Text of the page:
In Uganda, Gulu Community Dairy Farmers Cooperative Society Ltd increased its net income from sales by a whopping 221 percent after USADF signed an agreement with the government of Uganda to match investments in small-scale agricultural production and processing. Today, the cooperative directly benefits up to 212 farming families per year by sourcing raw milk from local dairy farmers.

And a Feed the Future grant from USADF is supporting over 3,000 members of the Katete District Women’s Development Association in eastern Zambia to build and expand small business enterprises selling groundnuts, which are high in protein and a good source of nutrition. The cooperative, which sources groundnuts from smallholder farmers and processes them into cooking oil, is using the grant to upgrade processing equipment and storage facilities, and selling its value-added goods directly to the community.

This type of targeted assistance is paramount to ensure food security and nutrition for the poorest. Agriculture accounts for a third of Africa’s overall GDP and is poised to help propel major economic growth across the continent. Through smart investments and technical expertise, USADF directly supports the smallholder farmers at the heart of this growth, who can help achieve a more food-secure future for all.

    About the Author: Michele Rivard is the Chief of Staff at the U.S. African Development Foundation.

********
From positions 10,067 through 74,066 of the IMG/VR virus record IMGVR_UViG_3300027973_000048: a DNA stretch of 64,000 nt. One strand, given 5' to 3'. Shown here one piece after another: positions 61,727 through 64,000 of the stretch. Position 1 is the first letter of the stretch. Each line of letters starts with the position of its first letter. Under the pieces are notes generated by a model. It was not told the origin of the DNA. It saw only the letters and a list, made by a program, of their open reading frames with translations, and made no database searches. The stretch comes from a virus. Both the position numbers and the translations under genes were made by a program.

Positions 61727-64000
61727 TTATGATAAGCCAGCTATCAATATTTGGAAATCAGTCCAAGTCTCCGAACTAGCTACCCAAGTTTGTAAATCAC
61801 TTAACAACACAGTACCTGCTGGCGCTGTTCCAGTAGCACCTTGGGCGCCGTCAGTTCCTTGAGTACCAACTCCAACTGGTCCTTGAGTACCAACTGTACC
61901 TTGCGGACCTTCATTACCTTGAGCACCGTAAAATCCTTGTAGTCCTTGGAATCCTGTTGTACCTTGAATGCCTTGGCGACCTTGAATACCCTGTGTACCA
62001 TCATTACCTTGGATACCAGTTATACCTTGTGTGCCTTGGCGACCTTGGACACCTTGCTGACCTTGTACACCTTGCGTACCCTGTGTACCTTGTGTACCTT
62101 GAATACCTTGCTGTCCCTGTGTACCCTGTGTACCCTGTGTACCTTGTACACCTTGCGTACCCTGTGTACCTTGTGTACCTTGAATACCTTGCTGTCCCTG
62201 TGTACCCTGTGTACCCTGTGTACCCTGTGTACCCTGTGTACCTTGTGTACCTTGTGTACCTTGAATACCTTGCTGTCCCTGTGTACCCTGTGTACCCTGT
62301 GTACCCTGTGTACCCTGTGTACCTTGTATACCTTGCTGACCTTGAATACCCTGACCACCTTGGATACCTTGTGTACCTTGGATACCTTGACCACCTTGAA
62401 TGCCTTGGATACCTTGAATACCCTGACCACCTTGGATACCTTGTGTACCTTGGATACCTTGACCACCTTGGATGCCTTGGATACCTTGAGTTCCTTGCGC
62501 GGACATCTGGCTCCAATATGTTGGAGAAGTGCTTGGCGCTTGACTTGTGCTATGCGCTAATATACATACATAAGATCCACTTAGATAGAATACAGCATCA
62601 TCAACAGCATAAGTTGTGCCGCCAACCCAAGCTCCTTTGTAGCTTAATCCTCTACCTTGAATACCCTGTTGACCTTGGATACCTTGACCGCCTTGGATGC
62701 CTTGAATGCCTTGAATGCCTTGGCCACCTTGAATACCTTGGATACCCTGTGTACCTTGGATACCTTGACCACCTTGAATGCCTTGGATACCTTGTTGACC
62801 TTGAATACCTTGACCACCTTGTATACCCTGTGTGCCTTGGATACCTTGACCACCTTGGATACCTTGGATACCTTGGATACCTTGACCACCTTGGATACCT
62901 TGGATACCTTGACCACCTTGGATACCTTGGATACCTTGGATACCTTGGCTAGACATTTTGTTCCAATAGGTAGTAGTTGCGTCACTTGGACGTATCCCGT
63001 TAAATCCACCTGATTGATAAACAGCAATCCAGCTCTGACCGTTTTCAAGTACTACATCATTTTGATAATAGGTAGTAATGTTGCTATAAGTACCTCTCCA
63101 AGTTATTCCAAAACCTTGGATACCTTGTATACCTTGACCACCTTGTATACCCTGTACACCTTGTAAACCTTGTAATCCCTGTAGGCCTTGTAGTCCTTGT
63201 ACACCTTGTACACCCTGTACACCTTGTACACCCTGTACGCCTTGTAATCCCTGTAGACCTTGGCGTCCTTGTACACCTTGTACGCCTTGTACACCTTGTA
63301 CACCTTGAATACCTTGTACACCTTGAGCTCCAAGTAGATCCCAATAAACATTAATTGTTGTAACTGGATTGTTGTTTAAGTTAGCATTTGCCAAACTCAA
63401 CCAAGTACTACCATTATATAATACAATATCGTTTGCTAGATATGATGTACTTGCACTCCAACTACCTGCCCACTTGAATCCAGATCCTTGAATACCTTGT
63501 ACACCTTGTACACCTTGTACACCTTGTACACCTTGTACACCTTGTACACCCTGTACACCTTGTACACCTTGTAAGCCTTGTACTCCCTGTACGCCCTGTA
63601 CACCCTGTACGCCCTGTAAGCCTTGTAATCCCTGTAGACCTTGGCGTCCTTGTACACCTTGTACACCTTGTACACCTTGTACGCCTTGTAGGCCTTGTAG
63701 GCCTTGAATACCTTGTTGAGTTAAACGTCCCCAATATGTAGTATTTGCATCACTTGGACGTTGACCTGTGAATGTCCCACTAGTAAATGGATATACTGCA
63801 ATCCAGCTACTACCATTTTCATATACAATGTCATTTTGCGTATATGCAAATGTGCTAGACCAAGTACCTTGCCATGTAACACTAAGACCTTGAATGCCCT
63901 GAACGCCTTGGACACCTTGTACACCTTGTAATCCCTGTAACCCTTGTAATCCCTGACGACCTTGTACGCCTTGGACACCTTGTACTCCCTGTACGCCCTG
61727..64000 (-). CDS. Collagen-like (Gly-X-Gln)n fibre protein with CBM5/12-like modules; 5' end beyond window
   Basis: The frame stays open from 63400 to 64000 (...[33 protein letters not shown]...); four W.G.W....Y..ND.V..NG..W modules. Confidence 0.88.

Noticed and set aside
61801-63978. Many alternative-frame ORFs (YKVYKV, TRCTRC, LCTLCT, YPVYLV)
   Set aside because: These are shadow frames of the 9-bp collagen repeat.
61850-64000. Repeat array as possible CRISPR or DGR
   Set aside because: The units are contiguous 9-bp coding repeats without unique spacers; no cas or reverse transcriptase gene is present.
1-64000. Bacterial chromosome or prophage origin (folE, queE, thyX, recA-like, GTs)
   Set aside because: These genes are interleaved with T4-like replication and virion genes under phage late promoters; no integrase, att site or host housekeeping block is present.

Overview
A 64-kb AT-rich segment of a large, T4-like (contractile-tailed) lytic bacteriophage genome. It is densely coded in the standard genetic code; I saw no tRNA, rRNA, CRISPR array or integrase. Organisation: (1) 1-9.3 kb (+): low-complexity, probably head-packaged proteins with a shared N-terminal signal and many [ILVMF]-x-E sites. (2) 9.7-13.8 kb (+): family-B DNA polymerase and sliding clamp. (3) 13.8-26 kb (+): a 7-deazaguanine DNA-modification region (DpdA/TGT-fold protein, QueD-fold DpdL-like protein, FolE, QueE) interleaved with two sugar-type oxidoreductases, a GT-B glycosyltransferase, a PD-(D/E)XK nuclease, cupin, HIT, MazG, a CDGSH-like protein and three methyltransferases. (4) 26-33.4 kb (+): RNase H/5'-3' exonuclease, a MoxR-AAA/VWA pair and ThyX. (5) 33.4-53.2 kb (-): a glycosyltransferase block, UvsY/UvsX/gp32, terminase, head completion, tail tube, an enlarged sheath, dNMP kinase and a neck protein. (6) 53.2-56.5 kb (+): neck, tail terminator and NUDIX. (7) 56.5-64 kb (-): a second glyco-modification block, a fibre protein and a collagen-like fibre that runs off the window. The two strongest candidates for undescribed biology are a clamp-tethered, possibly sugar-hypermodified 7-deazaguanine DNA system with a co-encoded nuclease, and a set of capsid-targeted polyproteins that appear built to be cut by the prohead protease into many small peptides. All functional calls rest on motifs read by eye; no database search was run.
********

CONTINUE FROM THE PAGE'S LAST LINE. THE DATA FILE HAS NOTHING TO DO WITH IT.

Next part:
Editor's Note: This blog entry originally appeared on the Feed the Future blog.

     [1] FAO. “Women in Agriculture: Closing the gender gap for development” in The State of Food and Agriculture. 2010-2011. http://www.fao.org/docrep/013/i2050e/i2050e.pdf

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    Comments

    Comments

    António P.
    |
    Angola
    June 28, 2015
    We are the Forum dos Quadros Angolanos and we want to relaunch the production of the peanut in Angola ih the order to fight the hungry and extreme poverty in rural areas. We need expertise and technical assistance. How do you help us to implemente this project? Thank you in advance.
    Patrick W.
    |
    Maryland, USA
    June 29, 2015
    Why don't they involve Facebook and other social sites in supporting small farms, where people here can donate money and get updates on how the farm they are supporting is doing with the help of there donations. Especial women owned farms that have young children to take care of on there own. It would make helping women farmers and there families more personal. :)
    Patrick W.
    |
    Maryland, USA
    June 29, 2015
    Also , people like games , so why not make a game that people can purchase real life farming products for a real farm in Africa, owned by a women. That way people can play a game a change the lives of real people. Just a thought.... Happy New Year ! :)
    Smallholder farmers in Ghana harvest cowpeas [USAID/Elisa Walton]
    Posted by Michele Rivard
    June 27, 2015